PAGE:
There are ways to live a life with normal blood pressure by making smart food choices. In case you hadn't guessed it, getting away from processed, pre-packaged foods is the key. Below are food choices to help your low-sodium decisions. Everything discussed below assumes the raw/fresh food itself with no added salt or salt-containing seasoning.
Fruits & Vegetables - any and all...consume as much as you want and ideally, these should comprise the bulk of your diet.
Grains, Breads, & Cereal
Grain products often make up the majority of people's diets. As such, things like corn, rice, oats, potatoes, and breads have become known as food "staples." Whole and less processed varieties have no sodium. For instance, rolled oats that you have to actually cook has 0 mg of sodium:
whereas instant oatmeal has significant sodium content:
The same is true for breads and cereals. Processing foods for long shelf lives requires the use of many sodium based preservatives.
Meat, Fish, & Shellfish
All meats contain a certain amount of naturally occurring sodium. The sodium content of the fresh meat itself (before adding any seasonings) is relatively low, with the exception of shellfish. The San Francisco Chronicle has a great write-up on the naturally occurring sodium content of meats:
If one eats a high protein diet with a lot of meat consumption, learning to appreciate the flavor of meats cooked without a lot of added sodium is key to maintaining a healthy sodium intake level.
Dairy & Eggs
Dairy products in general contain a relatively high amount of sodium per serving. Dairy products that have been processed to remove some or all of the fat content (skim milk, low fat cheese, etc) typically have salt added to them to help offset the loss of flavor when removing the fat so, from a sodium intake perspective, these are actually worse for you than the full-fat varieties. Full-fat whole milk contains ~100mg sodium per 8 oz serving, whereas skim milk contains ~120mg sodium per serving. Greek yogurt contains 50-70mg sodium per serving, whereas regular yogurt contains 90-120mg sodium per serving.
Cheese, in particular, has a high sodium content by design since the entire art of cheesemaking emerged as a way to preserve the milk product for long time periods. There are lower sodium varieties of cheeses (called "fresh" cheeses) but these don't have the same texture as regular cheese and take some getting used to when cooking with them. I've used fresh mozzarella when making low sodium lasagna. There are also lower sodium versions of Ricotta and Cottage cheeses (both fresh cheeses).
Eggs also contain sodium...~70 mg for 1 whole large egg and ~55mg for just the whites.
I addressed these in my email posted in my last blog entry:
"The key is letting go of convenient, pre-packaged foods. Even though a given pre-packaged food product may not be "salty" it still probably has a high sodium content due to additives & preservatives like sodium nitrate, sodium nitrite, sodium bisulfate, disodium EDTA, sodium benzoate, sodium carboxymethylcellulose, sodium gluconate, pantothenic acid (sodium pantothenate), pectin (sodium pectinate), sodium tartrate, and the list goes on. Read your food labels...these things are often present, sometimes in abundance, in most all pre-packaged foods."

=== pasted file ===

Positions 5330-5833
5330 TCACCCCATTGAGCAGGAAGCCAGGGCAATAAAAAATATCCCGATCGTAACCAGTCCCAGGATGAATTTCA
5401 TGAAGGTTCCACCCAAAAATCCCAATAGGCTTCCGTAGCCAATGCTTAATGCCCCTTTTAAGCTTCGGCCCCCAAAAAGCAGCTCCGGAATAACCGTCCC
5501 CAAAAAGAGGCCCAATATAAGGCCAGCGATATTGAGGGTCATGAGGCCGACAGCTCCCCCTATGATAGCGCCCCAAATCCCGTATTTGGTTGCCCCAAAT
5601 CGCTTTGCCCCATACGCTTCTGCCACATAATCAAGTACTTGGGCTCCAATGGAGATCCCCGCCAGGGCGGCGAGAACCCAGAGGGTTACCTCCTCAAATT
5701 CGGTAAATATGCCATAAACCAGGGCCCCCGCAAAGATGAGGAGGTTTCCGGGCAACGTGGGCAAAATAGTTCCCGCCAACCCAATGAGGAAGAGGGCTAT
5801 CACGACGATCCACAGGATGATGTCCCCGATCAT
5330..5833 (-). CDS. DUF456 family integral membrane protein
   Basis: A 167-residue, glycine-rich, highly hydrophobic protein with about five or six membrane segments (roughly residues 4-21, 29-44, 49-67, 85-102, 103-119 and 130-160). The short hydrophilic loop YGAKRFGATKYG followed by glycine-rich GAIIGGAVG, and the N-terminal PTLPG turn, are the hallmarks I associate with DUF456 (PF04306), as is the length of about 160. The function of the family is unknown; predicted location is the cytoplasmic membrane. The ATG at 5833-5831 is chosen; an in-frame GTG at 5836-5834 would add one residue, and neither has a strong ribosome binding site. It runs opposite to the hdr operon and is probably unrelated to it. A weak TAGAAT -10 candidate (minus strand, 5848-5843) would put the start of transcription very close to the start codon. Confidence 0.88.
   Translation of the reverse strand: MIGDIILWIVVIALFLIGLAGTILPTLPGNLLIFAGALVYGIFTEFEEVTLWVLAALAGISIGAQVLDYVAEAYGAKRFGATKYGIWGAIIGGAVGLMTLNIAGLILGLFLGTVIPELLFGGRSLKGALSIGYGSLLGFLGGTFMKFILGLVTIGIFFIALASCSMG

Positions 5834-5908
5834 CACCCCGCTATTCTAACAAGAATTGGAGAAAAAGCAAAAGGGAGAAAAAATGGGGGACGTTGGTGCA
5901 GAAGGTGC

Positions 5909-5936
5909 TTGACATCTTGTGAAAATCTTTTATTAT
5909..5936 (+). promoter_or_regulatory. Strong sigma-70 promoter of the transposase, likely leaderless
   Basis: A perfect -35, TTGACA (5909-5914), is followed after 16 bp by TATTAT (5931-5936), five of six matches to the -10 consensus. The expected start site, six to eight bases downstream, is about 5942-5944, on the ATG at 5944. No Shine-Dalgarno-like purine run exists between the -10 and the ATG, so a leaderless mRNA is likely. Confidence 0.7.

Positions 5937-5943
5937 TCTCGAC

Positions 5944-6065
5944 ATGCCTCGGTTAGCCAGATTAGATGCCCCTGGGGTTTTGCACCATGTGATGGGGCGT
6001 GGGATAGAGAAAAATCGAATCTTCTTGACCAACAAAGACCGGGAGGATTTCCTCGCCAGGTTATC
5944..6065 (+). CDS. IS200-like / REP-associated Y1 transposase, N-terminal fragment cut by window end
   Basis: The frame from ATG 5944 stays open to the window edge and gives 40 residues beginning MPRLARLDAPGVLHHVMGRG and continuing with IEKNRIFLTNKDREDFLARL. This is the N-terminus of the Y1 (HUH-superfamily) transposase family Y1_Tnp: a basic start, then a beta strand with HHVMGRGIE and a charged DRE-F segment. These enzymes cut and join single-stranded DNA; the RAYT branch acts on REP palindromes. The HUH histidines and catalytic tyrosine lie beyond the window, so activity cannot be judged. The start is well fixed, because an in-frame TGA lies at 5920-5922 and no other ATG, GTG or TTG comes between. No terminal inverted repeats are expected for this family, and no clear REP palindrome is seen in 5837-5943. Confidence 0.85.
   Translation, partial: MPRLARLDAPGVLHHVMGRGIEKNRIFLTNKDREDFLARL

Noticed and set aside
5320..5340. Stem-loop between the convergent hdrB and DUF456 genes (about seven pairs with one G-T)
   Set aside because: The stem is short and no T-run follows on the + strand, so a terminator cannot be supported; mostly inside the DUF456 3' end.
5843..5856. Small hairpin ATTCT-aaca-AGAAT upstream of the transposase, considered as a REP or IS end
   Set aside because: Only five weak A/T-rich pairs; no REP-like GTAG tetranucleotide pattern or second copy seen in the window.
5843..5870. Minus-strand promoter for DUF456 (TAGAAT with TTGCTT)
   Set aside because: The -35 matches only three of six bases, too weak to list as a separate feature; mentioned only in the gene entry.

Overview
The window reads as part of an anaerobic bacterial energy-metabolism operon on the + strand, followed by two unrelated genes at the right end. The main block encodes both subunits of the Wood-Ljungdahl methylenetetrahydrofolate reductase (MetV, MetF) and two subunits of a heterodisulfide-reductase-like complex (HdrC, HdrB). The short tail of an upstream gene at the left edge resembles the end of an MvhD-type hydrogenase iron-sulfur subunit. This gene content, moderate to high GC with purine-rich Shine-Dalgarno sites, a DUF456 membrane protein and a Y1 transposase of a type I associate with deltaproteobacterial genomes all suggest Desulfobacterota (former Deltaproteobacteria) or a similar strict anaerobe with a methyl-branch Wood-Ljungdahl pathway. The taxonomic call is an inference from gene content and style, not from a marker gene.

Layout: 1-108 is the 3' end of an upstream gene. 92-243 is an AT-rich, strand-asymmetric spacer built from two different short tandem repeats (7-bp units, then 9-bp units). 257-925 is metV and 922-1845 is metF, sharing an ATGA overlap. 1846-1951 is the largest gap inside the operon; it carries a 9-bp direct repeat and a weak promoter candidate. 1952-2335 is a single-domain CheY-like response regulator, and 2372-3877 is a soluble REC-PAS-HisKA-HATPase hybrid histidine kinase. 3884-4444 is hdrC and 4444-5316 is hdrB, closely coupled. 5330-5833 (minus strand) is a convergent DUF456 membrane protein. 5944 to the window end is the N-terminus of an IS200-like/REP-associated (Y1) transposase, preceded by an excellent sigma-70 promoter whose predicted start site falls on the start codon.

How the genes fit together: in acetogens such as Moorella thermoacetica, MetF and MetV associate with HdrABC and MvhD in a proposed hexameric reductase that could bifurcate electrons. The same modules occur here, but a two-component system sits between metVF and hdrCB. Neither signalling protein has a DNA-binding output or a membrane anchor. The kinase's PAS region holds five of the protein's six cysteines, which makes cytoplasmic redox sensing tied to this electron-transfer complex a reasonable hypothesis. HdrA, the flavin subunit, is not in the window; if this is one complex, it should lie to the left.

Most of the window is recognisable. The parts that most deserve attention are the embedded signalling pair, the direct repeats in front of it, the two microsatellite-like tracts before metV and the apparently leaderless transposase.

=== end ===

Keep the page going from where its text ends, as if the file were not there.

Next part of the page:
One must be wary of anything sold in a box, bag, or can in a modern grocery store. Items, such as condiments, that have long shelf lives are typically chock full of sodium and other preservatives that make them dangerous to consume on a heart healthy diet.
As mentioned above, food processing was originally done to help lengthen the shelf life of foods for various reasons. I've spent a lot of time over the past decade looking for low- or no-sodium varieties of processed foods and list some of the items I've found to taste good and are a very welcome part of my low-sodium diet. The website http://healthyheartmarket.com is a wonderful resource for finding low- and no-sodium versions of the things we love (such as condiments) that are typically high in sodium. Below is a list of my favorite low- & no-sodium processed foods:
- Krema/Crazy Richard's All Natural Peanut Butter - 0mg sodium per serving - http://crazyrichards.com
- Bragg Vinaigrette Salad Dressing - 60mg sodium per 2 tbsp serving - http://bragg.com/products/bragg-organic-vinaigrette-olive-oil-vinegar-salad-dressing.html
- Kellogg's Frosted Mini Wheats - 0mg sodium per serving - https://www.frostedminiwheats.com/en_US/our-products.html
- Malt-O-Meal Frosted Mini Spooners - 0mg sodium per serving - http://www.maltomeal.com/product/frosted-mini-spooners/
- Larabar ALT Protein Bars - 10mg sodium per bar - http://shop.larabar.com/ALT-PROTEIN/c/LaraBar@Alt
- Ezekiel Low Sodium Bread - 0mg sodium per slice - http://www.foodforlife.com/product/breads/ezekiel-49-low-sodium-sprouted-whole-grain-bread
Obviously, making the majority of your diet composed of fresh, unprocessed foods is the best way to help control your blood pressure, but by shopping smart, you can also incorporate some processed foods at a very reasonable hit to your sodium intake. If this will be your first foray into eating a lower sodium diet, you will have to give your palate time to adjust as salt is a natural flavor enhancer so eating foods without much added sodium will make things taste bland at first. After getting your blood pressure to normal levels naturally though will more than offset the flavor you miss in the beginning.